By, Connie Sokol
There are a lot of reasons women find it so difficult to set personal boundaries—we want to avoid conflict, to keep everything nice, not to rock the boat. Mainly, I see women who want to be liked and so they don’t want to say no, or seem unkind or unwilling to do something.
The first step I suggest is setting personal boundaries in our time, energy and resources. Our time, energy and resources (such as money or skills) are so precious. And it’s not about NOT sharing or developing them—it’s absolutely the opposite. It’s safeguarding those precious resources so that your best energy is spent on those people and matters that are the most essential for your and your family’s well-being.
A few things to keep in mind will really help:
1. Recognize if you’re a “yesser”
2. Say and write a mantra and timeline. (i.e. “I am doing things differently for the next 12 weeks”)
3. Learn to say “No” and keep it objective
Being a “yesser”
Sometimes we don’t think we are saying yes all the time until we hit a mental and emotional breakdown and we say, “Oh, I guess that’s too much.” So first, as far as time, look at your life and rate it on a scale of 1 to 10: How ideal is your schedule? Are you overscheduled, do you wish you could let go of something, or “somethings,” do you need more time for yourself or your family?
Say and Write a Mantra and Timeline
If so, then acknowledge to yourself, “I am going to do things differently” and add in a timeline, “for the next 12 weeks”. Often we will rebel against doing things a new way, so set a timeline to help you stick to it, for example 4, 8 or 12 weeks. When you set a boundary and have to say no, say “Not for the next little while” or, “I won’t be doing that right now but I’ll let you know”.
Learn to say no
This is the big one. I had a girlfriend who was a professional pleaser. For her, this took practice! She and her husband would actually say the following: “Do you want butter?” “NO”, “Do you want jam?” “NOOO!”. They would do this, just to practice saying it! Sometimes we actually have to say it aloud and realize the mountains still stand.
There are always those tough situations. A good friend comes up with a really great reason and you hate to say no. That is why so many of us are “yessers.” You will need to say something from the heart, AND SAY NO. This happened to me one week when I had made the goal to not do anymore. And the very next morning two different women asked if I could baby-sit their children, good women with really good reasons. And I just smiled and said, “This is so hard for me but I am turning over a new leaf and for the next little while I’m not doing more than what I have already committed to. But thanks so much for asking, it means a lot that you trust me for that.” And then MOVE ON, without explaining yourself for two hours!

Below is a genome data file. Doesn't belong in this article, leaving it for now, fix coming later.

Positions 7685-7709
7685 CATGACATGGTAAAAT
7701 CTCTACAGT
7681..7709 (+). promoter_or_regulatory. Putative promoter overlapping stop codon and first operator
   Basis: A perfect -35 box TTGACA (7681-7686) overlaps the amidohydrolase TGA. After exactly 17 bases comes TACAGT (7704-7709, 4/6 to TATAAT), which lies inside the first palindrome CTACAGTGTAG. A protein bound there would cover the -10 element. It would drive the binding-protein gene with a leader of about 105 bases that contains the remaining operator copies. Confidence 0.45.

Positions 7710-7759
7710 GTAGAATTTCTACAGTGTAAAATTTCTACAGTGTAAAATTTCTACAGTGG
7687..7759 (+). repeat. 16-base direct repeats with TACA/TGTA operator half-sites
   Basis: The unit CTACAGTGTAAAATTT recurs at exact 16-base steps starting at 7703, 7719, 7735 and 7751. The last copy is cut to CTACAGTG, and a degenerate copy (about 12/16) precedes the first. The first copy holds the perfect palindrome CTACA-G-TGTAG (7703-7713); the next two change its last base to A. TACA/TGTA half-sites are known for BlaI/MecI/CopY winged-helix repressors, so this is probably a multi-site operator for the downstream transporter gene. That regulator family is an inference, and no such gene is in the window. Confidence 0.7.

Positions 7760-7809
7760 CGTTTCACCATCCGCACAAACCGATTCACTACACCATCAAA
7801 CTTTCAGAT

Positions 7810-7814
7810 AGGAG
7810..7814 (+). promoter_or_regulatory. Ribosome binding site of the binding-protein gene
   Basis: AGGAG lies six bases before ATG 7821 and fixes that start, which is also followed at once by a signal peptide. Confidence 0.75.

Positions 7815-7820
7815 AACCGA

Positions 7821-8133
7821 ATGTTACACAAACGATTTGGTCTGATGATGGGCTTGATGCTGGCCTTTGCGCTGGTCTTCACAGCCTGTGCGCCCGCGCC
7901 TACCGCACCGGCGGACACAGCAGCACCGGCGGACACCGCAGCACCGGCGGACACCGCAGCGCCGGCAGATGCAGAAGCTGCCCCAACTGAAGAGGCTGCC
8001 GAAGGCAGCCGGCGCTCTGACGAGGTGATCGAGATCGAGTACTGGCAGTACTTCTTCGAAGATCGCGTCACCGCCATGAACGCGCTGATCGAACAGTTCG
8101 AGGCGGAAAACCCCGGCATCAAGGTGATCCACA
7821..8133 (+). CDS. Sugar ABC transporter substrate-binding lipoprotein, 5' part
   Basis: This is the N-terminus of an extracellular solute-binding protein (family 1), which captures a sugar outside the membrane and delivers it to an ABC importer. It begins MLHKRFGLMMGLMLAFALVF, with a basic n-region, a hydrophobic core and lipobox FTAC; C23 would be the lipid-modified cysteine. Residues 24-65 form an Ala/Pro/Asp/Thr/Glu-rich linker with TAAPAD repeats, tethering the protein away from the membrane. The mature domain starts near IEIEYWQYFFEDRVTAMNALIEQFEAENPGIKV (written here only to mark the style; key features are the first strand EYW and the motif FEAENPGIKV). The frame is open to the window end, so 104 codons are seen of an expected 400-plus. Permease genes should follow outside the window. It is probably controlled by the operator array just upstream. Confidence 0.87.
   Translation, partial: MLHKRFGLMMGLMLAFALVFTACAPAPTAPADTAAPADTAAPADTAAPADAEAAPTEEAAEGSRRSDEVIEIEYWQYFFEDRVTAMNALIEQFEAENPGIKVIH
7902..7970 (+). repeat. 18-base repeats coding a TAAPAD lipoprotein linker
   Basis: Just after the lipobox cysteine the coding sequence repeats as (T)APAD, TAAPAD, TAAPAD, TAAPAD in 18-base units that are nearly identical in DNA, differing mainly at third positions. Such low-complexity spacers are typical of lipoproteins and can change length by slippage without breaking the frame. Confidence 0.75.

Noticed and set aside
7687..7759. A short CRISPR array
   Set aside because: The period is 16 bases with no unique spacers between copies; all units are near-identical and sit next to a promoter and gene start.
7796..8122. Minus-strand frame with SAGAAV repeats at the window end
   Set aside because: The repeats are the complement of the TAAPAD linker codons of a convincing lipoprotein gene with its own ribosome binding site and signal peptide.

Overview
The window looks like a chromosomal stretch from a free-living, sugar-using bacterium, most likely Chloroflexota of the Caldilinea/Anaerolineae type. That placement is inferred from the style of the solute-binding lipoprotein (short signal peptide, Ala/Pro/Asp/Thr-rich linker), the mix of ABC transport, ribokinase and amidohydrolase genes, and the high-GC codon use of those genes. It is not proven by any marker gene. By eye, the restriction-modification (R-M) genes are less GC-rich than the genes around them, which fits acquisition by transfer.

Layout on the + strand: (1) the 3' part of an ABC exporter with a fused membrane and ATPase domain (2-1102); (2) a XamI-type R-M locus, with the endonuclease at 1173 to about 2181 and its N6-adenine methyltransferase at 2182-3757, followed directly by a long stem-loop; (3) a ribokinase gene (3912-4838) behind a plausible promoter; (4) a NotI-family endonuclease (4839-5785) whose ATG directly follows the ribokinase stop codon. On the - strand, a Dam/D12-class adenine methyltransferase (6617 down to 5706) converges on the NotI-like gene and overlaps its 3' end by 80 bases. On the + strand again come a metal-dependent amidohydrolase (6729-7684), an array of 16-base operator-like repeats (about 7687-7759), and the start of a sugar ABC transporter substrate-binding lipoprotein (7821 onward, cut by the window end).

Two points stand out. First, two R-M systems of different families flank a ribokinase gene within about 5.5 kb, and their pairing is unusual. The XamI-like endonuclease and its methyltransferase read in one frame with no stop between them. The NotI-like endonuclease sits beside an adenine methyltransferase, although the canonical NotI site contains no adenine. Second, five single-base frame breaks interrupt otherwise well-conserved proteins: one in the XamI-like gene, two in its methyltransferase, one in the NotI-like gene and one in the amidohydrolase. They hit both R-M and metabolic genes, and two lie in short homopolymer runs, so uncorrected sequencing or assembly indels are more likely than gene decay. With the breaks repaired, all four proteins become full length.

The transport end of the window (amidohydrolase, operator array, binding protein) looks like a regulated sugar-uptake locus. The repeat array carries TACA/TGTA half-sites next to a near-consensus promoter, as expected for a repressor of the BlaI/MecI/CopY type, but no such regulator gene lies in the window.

Family members, especially your own children, can make this extremely tough. For example, if your teenager wants to borrow more money and he hasn’t paid back the $125 loan he already has, instead of getting frustrated say something like, “I would love to give you that money. Unfortunately, the record shows that you still owe $125 to the Mom and Dad Bank. The good news is that if you bring us a plan of how you can pay that money off, we can talk about your future options.”
Remember, setting a personal boundary is about keeping it objective. Of course you would love to help, but a mature, in-tune woman knows her limits and paces herself. So express your desire AND say no. Express your concern AND say no. If someone gets upset and says, “You always say no to this,” then say, “You may be right, and no, I won’t be able to do that for you”.
I recently LIFE-coached a woman who had lots on her plate, very necessary things with herself and family, and yet she felt guilty for not helping those around her more, even though she was doing it a lot. It was a huge help for her to just have someone objective validate her desire to get herself and her home life centered first, then she would be free to share more. So she practiced saying no, letting go of that guilt (because it was just for a time period) and fully enjoying putting her best energy to her children and organizing her home. What a difference that made in her, so much more joyful and effective in what she did do.
Connie Sokol is an at-home mother of six. She is also a national presenter, internet radio host of “LIFEChange Live!” and regular columnist for Deseret News and Utah Valley Magazine. She is the former radio host of “Ask a Woman” for Bonneville Communications and TV host for “Standing Up”. Mrs. Sokol also currently teaches LIFEChange classes at Utah Valley State College.
With her left toe she is the author of Are You Ready for a LIFEChange? and Life is Too Short for One Hair Color, as well as numerous talk tapes, and is president of LIFEChange, an online life coaching program helping women create and live a balanced and beautiful life.
Surpassing her passion for LIFEChange, Mrs. Sokol marinates in time spent with her family and eating decadent treats.
For more information about the LIFEChange program visit www.lifechangeprogram.com.